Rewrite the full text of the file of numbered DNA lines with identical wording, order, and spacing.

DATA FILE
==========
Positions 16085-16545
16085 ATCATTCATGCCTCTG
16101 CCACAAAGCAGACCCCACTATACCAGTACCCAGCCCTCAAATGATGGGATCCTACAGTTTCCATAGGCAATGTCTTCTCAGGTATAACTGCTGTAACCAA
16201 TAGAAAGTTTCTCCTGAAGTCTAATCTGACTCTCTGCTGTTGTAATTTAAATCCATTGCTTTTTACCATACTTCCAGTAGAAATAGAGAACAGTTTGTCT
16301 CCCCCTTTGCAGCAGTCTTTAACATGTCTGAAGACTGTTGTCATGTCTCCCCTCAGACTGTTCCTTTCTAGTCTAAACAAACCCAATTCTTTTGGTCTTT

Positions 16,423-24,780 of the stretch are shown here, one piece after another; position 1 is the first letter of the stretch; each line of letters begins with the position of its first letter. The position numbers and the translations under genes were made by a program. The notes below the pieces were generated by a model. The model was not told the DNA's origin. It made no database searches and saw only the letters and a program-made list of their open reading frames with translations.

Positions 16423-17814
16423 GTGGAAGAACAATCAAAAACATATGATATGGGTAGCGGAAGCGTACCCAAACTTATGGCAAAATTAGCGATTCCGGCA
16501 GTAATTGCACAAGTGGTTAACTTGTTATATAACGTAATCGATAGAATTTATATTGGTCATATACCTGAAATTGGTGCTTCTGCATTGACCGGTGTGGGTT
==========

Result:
Positions 16085-16545
16085 ATCATTCATGCCTCTG
16101 CCACAAAGCAGACCCCACTATACCAGTACCCAGCCCTCAAATGATGGGATCCTACAGTTTCCATAGGCAATGTCTTCTCAGGTATAACTGCTGTAACCAA
16201 TAGAAAGTTTCTCCTGAAGTCTAATCTGACTCTCTGCTGTTGTAATTTAAATCCATTGCTTTTTACCATACTTCCAGTAGAAATAGAGAACAGTTTGTCT
16301 CCCCCTTTGCAGCAGTCTTTAACATGTCTGAAGACTGTTGTCATGTCTCCCCTCAGACTGTTCCTTTCTAGTCTAAACAAACCCAATTCTTTTGGTCTTT

Positions 16,423-24,780 of the stretch are shown here, one piece after another; position 1 is the first letter of the stretch; each line of letters begins with the position of its first letter. The position numbers and the translations under genes were made by a program. The notes below the pieces were generated by a model. The model was not told the DNA's origin. It made no database searches and saw only the letters and a program-made list of their open reading frames with translations.

Positions 16423-17814
16423 GTGGAAGAACAATCAAAAACATATGATATGGGTAGCGGAAGCGTACCCAAACTTATGGCAAAATTAGCGATTCCGGCA
16501 GTAATTGCACAAGTGGTTAACTTGTTATATAACGTAATCGATAGAATTTATATTGGTCATATACCTGAAATTGGTGCTTCTGCATTGACCGGTGTGGGTT